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Baseball Analysis  John Holway

It’s not what you don't know that gets you in trouble; it’s what you know for sure that isn't so.

                                                                                    Al Smith,

Presidential candidate, 1928


The game is not diluted;

it’s the best baseball ever played

By John B Holway


            Wistful old-timers like to complain that there are more teams today than in Ty Cobb’s or Babe Ruth’s day.  But they don't add that today there are far more baby boys being born to play on them.   The population explosion has far out-stripped baseball expansion. 

In 1900 the population of the United States was about 100 million, ten percent of whom were black.  That leaves 45 million white American males.  At 16 teams and 320 players, every player represented the best of about 140,000 white U.S. males.

Today the U.S. population has topped 300 million, and Caribbean countries add another 160 million, for a total of 460 million, or 230 million males.  With 30 teams and 750 players (rosters are larger now), each player represents the best of over 300,000 western hemisphere males of all colors.

The number of players has doubled, but the pool of male babies has gone up five-fold.  Thus the odds against growing up to play in the Major Leagues has more than doubled.

And that doesn't count Asia’s teeming millions, who are beginning to push U.S. and Latin players out of jobs.

The stunning success of the rest of the world in the 2006 World Baseball Championship dramatized that today we're watching a caliber of baseball that great grandpop couldn't have dreamed of.

About half the pitchers in Cobb’s and Ruth’s day couldn't have made a big league roster today. 

And the other half might not have made it either – they'd be too small.   In 1952 Bobby Shantz (139 pounds) won 24 games; today his high school coach wouldn't even look at him.  In 1884 “Ol’ Hoss” Radbourne won 60 games; the “hoss” weighed in at 168.  Ten years later Hugh Duffy batted .440 and led the league in homers; he stood 5’7’ and weighed less than David Eckstein.  Wee Willie Keeler batted .424 and weighed 140.  Cobb was a heavyweight at 175.

If Keeler, Cobb, and Ruth (212) posed next to today’s Frank Thomas (270) and David Ortiz (officially 230), people would snicker, “Who are all those little runts?” 

The blacks and Latins have given baseball a huge qualitative, as well as quantitative, boost.  “I'd have shaved a few points off those high batting averages,” Satchel Paige said.  So would Bullet Joe Rogan, Smoky Joe Williams, and many more black stars.  There hasn't been a 400-hitter since integration; that's probably not a coincidence.  Only three less hits would have cost Ted Williams his .406 in 1941.  Cobb, Hornsby, Harry Heilmann, and Bill Terry would probably also have lost .400 seasons. 

How many homers would Ruth have lost in an integrated league?  In 1927 he might have hit 54 instead of 60.  And a black slugger like the new Hall of Famer, Mule Suttles, might have hit 55, taking Ruth’s title away, as well as his record. 

It’s true that football and other sports have siphoned off some potential baseball talent.  However, football and basketball players tend to be heavier or taller than the ideal baseball player.  One could wipe out the NFL and NBA and hardly make a dent in the rosters of Major League baseball.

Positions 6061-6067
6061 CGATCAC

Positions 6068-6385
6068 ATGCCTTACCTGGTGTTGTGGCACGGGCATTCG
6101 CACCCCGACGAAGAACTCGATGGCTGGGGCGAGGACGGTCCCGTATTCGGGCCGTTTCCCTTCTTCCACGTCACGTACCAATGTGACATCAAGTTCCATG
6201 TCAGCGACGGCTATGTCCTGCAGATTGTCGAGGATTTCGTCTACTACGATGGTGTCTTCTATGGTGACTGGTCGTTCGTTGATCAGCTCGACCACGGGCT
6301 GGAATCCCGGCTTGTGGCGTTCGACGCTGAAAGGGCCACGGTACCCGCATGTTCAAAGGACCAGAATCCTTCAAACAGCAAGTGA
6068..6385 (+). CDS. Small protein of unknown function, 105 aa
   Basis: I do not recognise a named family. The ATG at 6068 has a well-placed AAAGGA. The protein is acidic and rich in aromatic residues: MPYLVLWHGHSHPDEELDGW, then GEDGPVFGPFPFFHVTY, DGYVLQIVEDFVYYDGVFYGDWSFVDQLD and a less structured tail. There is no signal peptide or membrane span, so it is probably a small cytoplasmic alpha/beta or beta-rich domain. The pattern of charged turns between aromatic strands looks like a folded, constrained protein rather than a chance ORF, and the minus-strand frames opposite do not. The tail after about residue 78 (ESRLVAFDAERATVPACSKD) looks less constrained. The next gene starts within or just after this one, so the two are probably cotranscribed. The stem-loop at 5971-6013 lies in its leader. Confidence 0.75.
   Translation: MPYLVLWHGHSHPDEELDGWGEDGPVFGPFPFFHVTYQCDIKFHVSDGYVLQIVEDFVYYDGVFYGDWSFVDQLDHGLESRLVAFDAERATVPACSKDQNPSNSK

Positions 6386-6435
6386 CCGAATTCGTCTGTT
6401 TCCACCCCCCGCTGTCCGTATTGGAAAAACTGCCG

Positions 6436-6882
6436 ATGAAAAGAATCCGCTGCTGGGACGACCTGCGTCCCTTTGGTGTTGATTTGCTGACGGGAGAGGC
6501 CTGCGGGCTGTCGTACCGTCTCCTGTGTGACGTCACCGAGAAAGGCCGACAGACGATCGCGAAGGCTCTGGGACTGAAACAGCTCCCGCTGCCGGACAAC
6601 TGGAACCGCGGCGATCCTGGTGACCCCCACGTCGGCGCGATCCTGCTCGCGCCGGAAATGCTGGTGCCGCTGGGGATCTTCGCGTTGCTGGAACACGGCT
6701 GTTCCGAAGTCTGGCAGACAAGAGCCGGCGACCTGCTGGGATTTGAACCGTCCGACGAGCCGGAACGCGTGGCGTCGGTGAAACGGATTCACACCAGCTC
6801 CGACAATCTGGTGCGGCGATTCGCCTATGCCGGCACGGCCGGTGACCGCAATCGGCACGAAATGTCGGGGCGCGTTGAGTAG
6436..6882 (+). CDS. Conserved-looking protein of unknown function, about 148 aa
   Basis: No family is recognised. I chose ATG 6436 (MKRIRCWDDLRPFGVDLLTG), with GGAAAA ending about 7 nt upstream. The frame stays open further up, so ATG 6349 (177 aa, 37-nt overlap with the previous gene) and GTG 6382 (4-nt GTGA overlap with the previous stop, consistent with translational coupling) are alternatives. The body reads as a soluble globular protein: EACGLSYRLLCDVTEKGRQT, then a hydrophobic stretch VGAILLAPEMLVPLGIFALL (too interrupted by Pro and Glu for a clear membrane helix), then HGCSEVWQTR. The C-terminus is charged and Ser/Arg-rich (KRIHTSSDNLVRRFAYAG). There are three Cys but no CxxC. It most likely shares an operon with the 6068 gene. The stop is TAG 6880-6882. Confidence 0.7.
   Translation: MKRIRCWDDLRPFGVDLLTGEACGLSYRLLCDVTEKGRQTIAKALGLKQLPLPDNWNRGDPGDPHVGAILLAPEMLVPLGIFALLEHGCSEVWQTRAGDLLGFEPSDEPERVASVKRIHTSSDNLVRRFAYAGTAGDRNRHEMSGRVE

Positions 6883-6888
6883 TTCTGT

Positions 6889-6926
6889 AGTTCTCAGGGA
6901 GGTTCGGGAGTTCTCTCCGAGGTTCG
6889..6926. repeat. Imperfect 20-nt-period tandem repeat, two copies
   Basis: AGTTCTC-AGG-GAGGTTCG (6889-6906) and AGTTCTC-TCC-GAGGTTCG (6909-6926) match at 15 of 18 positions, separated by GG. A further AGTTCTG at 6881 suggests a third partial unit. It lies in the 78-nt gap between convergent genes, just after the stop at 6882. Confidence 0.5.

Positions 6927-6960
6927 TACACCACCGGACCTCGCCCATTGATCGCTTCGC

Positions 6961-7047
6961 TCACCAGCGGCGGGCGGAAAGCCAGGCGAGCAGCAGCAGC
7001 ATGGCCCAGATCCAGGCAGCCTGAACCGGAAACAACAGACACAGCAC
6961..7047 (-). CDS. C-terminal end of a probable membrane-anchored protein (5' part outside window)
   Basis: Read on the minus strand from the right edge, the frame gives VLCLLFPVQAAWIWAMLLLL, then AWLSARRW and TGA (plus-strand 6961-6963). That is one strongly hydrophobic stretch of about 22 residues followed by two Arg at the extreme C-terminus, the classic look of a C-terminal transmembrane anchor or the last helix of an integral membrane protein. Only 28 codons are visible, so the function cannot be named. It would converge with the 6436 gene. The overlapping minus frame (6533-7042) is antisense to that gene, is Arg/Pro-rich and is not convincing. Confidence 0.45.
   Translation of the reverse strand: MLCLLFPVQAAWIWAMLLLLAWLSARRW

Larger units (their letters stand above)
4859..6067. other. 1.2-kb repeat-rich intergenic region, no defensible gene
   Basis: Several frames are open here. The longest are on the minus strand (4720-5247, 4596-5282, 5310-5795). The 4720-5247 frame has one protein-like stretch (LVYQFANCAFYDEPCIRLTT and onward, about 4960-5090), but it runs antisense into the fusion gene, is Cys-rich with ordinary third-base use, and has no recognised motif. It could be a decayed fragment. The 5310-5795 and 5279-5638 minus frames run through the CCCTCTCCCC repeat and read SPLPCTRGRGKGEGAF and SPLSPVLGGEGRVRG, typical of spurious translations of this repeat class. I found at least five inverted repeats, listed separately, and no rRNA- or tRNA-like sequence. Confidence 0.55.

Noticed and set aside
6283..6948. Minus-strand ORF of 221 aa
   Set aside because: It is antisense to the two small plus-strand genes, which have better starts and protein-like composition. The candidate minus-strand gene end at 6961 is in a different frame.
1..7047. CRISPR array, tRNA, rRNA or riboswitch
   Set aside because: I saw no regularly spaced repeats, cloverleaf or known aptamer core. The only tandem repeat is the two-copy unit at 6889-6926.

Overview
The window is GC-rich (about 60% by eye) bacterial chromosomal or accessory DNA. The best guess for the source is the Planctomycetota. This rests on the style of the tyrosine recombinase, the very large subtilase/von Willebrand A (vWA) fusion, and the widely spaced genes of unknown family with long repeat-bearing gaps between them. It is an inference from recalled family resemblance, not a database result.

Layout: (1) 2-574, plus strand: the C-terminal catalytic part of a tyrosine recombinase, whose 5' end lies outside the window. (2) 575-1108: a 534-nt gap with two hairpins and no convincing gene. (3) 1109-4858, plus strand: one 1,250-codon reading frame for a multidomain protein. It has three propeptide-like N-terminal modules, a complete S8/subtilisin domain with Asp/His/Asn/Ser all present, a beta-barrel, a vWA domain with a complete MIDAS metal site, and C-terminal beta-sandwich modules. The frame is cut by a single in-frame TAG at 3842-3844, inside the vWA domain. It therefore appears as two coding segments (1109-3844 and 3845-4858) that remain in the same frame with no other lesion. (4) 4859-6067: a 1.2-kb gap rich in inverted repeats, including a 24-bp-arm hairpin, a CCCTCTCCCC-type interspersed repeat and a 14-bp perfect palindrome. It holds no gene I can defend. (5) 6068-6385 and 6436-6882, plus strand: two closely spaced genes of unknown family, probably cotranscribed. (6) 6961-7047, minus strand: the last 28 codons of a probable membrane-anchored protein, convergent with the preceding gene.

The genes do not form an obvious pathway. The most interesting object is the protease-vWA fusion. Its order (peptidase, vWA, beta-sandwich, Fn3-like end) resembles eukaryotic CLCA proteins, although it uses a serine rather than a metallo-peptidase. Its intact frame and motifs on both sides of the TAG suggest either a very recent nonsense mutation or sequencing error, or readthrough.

In fact, I have my doubts that Ty and Babe could break into today’s Tiger or Yankee outfields against the bigger, stronger, faster, athletes of 2007. 

Babe’s only body-building exercise consisted of lifting beers. 

He used to walk up on the pitch.  Ty held his hands apart until the ball was halfway to the plate.  They couldn't do that against today’s hurlers.  By today’s standards they weren't professionals, they were amateurs who got paid.

The Olympics make this clear.  Johnny “Tarzan” Weismueller, the 1924 Gold medalist in swimming, couldn't make the U.S. team today – I mean the women’s team.   If his mate, Jane, were threatened by ravenous crocodiles 400 meters away, Janet Evans could splash to her aid a minute faster than Johnny; by the time he arrived, she would be swinging away through the jungle, ululating triumphantly.

The winner of the men’s marathon that year would have finished 26th in the women’s race in 1984.

To return to the competitive conditions of a century ago, baseball would have to double the number of big league teams.  The talk of “contraction” by two teams a few years ago would have drawn the population noose even tighter around the throats of today’s players, making it even tougher to get a big league job, let alone to stand out as Cobb and Ruth did.

If we do double the number of teams, we'll see the return of the .400 hitter, and we'll see other records go through the sky-dome roofs.  Expansion is the ultimate steroid.  

To put it another way, the records of Cobb, Ruth etc, which were once protected by segregation, are now protected by the population explosion.

            Today we're watching the best athletes who ever played the game.  And our grandchildren will watch even bigger and better ones.   Seven-foot 300-pound players will not be uncommon, without steroids.  To keep records more or less stable, the game will probably have to move the pitching distance back ten feet, lengthen the base paths to 100 feet, move the fences out to 380 feet at the foul lines and 480 in center.  We can anticipate a third Major League in Asia etc.

            As for salaries and the price of a bleacher ticket and hot dog, hold your hat.


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